The racial vilification of Adam Goodes: My experience on social media

On Friday night, towards the end of the opening game of AFL’s Indigenous Round, Sydney Swans star Adam Goodes was racially vilified by a Collingwood supporter.It seems unthinkable—a celebration of the contributions made by Indigenous Australians to Aussie rules football, tarnished by racism.The incident occurred in the last quarter, as momentum took Goodes across the boundary after a contest with Darren Jolly in the Swans’ backline. The moments that followed showed why Goodes is such a revered character both on and off the field.Reflexively, mere seconds later, Goodes alerted a nearby security guard to what had happened and identified the offender—a 13-year-old girl. Goodes removed himself from the field shortly afterwards, such was the pain he felt over the incident.Racism at the footy was back on the front page, 20 years after Nicky Winmar’s historic stand against racist supporters at Victoria Park.Goodes rallied to join his teammates in singing the team song after the Swans’ resounding 47-point win—surely their most impressive performance so far this season.I went to bed that night anticipating what the reaction might be in the media. Would the story make the front pages of newspapers and websites? How would the young girl be represented?What I should have been pondering was how people would react on social media.Exactly what the girl said to Goodes did not become clear until the next day, during a joint press conference with AFL CEO Andrew Demetriou. Goodes revealed that he had been called an “ape”.The way I see it, regardless of the girl’s intentions, the word ‘ape’ implies that Adam Goodes and, by extension, Australia’s Indigenous population are less evolved than white Australians. It is important to note that all humans, as we exist today, may well be descended from apes. We are not apes any more.Goodes was measured, thoughtful and honest as he described how hurt he was by what had occurred. The press conference made for inspiring viewing, as Goodes urged people not to blame the girl for what had happened. He instead pointed to what appears to be a gaping hole in the education system with regards to how racism is covered in our schools.Predictably, while much of the focus has remained on the Goodes story in recent days, there have also been more general discussions about racism in Australia.My interest in the area, and subsequent tweets about it, made for some enlightening interactions with other Twitter users. Most agreed that Adam Goodes had been unfairly victimised based on his race. Some just couldn’t see the problem with what happened:[email protected] Just realised he was only called an ape? Since when was that racist we are all ‘apes’ #getoverit”And this pearl of wisdom from another user:             [email protected] kit, i’m sorry but humans ARE animals. we’re not divine beings”What these tweets made clear was the harsh truth that ignorance and racism often go hand in hand. They show a complete ignorance of Australia’s history of white privilege and notions of colloquial meaning and connotation.Initially, these tweets infuriated me. I was angry about them, disgusted even. But now, having had time to consider the “why”, I feel a deep sense of sorrow. It’s unlikely these users will ever change their opinions or feel any regret about their [email protected] Racism will never stop so best grow some thicker skin and get over it”Mmm. Good one.The “get over it” attitude towards racism seems to be a common one among casual racists. For me, it is part of what fuels racism and ignores the hurt it has caused over countless years—not just in Australia, but around the world. The words are unhelpful, insensitive, cruel and best left unsaid.By way of conclusion, I’d like to suggest, as many others have done, that we drastically re-think how we educate our young people on matters of race and racism.It’s not just old people who are racists because they ‘can’t help it, that’s how they were brought up’. What Friday night shows is that there’s no generation gap when it comes to racism.This article originally featured in Candid & Rogue, a blog by Kit Harvey, and has been republished here with permission from the author.Image: Kit Harvey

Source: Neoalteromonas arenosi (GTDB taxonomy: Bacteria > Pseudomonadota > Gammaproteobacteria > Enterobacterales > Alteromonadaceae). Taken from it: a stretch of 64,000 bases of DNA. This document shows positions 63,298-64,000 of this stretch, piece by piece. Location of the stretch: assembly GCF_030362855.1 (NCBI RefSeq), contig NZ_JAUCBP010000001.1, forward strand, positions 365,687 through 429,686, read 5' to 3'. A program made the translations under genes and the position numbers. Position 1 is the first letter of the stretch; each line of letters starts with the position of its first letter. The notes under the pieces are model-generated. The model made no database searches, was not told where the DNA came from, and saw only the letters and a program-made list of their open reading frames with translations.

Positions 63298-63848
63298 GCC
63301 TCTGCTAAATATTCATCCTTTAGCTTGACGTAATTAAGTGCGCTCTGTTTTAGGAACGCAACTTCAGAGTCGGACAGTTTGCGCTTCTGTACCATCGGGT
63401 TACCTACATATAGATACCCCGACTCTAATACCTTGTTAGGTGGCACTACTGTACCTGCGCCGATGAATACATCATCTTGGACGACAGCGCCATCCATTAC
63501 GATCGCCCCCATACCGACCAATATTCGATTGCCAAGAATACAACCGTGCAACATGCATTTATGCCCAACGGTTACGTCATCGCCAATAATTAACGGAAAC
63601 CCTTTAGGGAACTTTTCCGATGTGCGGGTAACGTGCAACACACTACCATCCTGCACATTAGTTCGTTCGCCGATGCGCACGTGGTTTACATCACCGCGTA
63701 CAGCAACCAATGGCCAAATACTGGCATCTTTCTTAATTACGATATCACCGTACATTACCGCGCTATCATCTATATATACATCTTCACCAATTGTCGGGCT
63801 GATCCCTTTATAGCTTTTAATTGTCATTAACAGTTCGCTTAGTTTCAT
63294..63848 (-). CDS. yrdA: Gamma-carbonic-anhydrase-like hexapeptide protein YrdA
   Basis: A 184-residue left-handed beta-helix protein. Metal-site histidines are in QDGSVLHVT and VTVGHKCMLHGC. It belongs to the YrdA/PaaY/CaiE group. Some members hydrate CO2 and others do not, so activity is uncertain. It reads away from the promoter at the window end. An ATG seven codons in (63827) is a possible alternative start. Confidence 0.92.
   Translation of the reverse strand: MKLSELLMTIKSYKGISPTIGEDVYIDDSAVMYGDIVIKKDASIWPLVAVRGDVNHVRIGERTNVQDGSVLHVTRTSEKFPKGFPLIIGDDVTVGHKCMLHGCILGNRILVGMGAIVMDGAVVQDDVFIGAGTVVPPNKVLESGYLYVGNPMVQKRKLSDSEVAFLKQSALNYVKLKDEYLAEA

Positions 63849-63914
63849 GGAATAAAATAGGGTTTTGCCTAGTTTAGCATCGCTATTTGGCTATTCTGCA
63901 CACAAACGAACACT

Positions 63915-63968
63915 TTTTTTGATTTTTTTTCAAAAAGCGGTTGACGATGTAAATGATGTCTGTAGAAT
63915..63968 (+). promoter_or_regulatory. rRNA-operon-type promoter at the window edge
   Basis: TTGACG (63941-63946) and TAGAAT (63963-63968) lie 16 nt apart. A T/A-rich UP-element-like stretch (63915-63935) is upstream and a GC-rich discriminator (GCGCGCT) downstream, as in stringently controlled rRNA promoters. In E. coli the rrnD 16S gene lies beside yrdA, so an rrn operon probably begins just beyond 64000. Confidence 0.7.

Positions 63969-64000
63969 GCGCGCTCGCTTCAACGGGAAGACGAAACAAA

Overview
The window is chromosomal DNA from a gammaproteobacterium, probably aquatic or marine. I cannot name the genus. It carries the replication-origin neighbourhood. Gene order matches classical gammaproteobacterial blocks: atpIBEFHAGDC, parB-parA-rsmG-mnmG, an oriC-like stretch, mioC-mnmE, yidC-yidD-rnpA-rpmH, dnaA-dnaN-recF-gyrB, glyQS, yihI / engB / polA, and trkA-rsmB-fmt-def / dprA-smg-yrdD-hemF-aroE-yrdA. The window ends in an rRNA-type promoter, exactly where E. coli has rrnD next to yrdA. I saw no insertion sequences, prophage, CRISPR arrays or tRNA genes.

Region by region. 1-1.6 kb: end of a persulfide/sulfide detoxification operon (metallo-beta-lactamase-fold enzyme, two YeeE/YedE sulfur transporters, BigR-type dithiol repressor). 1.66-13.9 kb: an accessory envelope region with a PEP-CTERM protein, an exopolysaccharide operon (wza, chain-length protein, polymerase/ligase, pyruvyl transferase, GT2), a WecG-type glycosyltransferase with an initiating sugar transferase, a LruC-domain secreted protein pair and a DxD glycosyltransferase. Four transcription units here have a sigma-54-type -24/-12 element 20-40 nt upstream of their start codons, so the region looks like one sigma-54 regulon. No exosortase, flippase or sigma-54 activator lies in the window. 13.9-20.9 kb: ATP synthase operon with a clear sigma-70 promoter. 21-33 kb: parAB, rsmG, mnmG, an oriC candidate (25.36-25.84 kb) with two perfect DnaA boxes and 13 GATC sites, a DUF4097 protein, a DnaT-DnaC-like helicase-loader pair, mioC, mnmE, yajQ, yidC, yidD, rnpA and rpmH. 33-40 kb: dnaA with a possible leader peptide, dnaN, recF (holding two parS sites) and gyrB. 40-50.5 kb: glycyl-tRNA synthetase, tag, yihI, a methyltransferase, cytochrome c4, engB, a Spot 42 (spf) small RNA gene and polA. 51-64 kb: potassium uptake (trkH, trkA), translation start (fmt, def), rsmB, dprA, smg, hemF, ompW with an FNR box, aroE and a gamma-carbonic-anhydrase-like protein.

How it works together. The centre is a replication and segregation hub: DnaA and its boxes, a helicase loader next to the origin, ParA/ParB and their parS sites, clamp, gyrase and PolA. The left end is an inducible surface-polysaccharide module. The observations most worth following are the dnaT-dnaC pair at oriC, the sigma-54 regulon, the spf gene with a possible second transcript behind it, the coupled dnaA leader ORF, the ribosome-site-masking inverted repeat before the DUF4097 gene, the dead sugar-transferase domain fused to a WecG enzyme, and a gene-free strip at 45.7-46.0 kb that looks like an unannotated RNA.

May 29th 2013
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